Acoustical Treatments Master Thread - Page 294 - AVS Forum
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post #8791 of 10427 Old 03-27-2012, 10:45 AM
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The Tv Is in a corner and probably should not be. That was done to save space in the room. All the components are in the closet. The closet door is missing and is located on wall with the couch.

Still waiting on the Real Traps room acoustics service...

Really not sure how the room can be treated. I mean the corners are tight and packed with furiture and/ or speaker locations. I am open to any panel absorber designs that can be effective while maintaing a small footrpint.

The speakers pictured below are supposed to be my new fronts. They are Focal 8" mids and Morel tweeters. The cabinets were made in my garage.
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post #8792 of 10427 Old 04-01-2012, 11:37 AM
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I originally posted this in the DIY Acoustic Treatment thread, but as it has been inactive for a long time, I don't believe many people saw it. I am posting it here hoping to get some feedback as to any shortcomings there might be in my design...

I have read a lot of the posts on the AT Master thread and since I am not an engineer or really an audiophile, much of what is "discussed" here goes over my head. I think I have picked up the basics and would like some feedback on my plan.

I have an oddly shaped room and hope to improve the basic acoustics by placing some panels in the places usually suggested for calming first reflections and by building some corner base traps.

I am trying to come up with a simple construction plan using OC703 spray glued to some 1/4" plywood with significant cutouts to allow the sound to penetrate through to the void between the back of the OC703 and the wall. All of the edges, front and rear would have drywall corner bead on them to allow for an attractive and impact resistant corner to the acoustically transparent fabric covering for the front and all the sides.

I am not much of an artist, but here is a sketch of what I am thinking of doing:


So, the OC703 would have minimal plywood between it and the space behind it. The sides behind the absorbent material would be as open as possible yet covered with the cloth covering and the edges would be protected by the corner bead. In order to maximize the benefit of the absorber the sides would not be covered by a reflective wooden frame.

Am I headed the correct direction? From what I have read and the examples I have seen, I think so. BUT...I have been known to be pretty thick sometime.

Thanks for your patience.
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post #8793 of 10427 Old 04-01-2012, 01:12 PM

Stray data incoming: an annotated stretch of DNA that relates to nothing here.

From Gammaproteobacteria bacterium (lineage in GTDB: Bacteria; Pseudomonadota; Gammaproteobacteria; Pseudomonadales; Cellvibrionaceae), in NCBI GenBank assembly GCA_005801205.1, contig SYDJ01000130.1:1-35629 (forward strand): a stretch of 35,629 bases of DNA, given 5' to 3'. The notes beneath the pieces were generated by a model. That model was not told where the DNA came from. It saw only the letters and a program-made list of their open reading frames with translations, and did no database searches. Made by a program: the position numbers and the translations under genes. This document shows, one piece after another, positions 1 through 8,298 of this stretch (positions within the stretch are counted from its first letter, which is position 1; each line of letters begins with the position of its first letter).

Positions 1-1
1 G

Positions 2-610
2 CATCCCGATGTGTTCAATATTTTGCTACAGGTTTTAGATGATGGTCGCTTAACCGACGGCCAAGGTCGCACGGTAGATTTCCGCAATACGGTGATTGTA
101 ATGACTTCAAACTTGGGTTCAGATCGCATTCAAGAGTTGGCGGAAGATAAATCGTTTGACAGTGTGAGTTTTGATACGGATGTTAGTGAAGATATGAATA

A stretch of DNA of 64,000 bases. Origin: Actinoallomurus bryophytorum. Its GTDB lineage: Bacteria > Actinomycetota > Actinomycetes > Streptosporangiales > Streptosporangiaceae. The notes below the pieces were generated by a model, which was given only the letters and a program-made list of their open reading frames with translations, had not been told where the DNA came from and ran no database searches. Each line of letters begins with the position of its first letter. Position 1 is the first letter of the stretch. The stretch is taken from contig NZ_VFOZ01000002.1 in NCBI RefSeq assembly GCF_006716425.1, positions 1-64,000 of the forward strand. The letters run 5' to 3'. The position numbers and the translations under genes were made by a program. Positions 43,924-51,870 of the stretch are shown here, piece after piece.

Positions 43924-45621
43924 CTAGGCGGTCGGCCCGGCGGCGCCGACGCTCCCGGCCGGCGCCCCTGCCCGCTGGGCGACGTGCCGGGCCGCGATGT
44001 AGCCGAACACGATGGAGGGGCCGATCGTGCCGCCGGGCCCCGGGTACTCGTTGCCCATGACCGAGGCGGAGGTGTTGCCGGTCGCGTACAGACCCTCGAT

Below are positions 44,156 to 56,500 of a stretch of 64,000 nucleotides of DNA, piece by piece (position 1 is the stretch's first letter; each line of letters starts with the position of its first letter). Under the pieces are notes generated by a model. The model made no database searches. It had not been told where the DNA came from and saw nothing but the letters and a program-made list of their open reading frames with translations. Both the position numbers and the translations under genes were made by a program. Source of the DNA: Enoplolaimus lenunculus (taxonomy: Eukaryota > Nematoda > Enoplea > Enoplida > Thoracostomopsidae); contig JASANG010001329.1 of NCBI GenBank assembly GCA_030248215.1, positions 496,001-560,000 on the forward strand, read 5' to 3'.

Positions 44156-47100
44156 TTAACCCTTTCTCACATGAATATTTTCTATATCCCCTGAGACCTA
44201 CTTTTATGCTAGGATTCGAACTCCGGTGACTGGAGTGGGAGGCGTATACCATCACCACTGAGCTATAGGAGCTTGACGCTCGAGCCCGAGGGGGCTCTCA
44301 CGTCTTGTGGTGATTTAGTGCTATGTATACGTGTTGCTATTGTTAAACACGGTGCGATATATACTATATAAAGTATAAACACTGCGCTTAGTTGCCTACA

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I think you'll find that a 2' x 4' x 2" thick OC703 board is stiff enough to support itself in a frame like this. I would think you can do without the 1/4" plywood backing, and simply support the OC703 around the edges of the panel
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post #8794 of 10427 Old 04-01-2012, 01:26 PM
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LeBon, thanks for your response.

The reason for the plywood is to give me something to attach the standoffs to and to be able to leave the sides open so as to not cover them with a reflective (wood) frame.

My impression is that by leaving the sides of the OC703 open and leaving the sides of the air space behind the OC703 open, I would be maximizing the effect I am looking for. Also, the plywood behind the OC703 would be mostly cut away retaining just enough to retain rigidity.

By "simply support the OC703 around the edges of the panel", I am assuming that you mean putting some sort of frame around the perimeter?

Again, thanks for your feedback.
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post #8795 of 10427 Old 04-01-2012, 02:29 PM
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The plywood is going to defeat the purpose of having the air gap. You are making something that will have unknown results, that will only lessen the effectiveness. I say drop the plywood from the design.
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post #8796 of 10427 Old 04-01-2012, 02:58 PM
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Many of the absorptive 2x4 wall panels I have seen have a wood frame around them. Acoustimac or ATS Acoustics will sell you the frames ready-made. I wouldn't worry about the frame around the edge.
You can also spray the edges of the OC703 with a urethane or the like to stiffen if you like.
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post #8797 of 10427 Old 04-01-2012, 03:12 PM
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I think as a result of these responses, I will re-think the design.

I have not actually gotten my hands on the OC703 yet, so I have not played with it yet to see how rigid it is.

Could one use blocks of OC703 itself as standoffs?

I will await the arrival of the material and proceed from there.

Thanks for the feedback!
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post #8798 of 10427 Old 04-03-2012, 07:57 AM
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Quote:
Originally Posted by GRBoomer View Post

The plywood is going to defeat the purpose of having the air gap. You are making something that will have unknown results, that will only lessen the effectiveness. I say drop the plywood from the design.

+1.. Also you want the panel to be as open as possible on the sides. Trust me after spending may days in the lab is does make a difference

Glenn Kuras
GIK Acoustics

http://www.gikacoustics.com

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post #8799 of 10427 Old 04-03-2012, 09:12 AM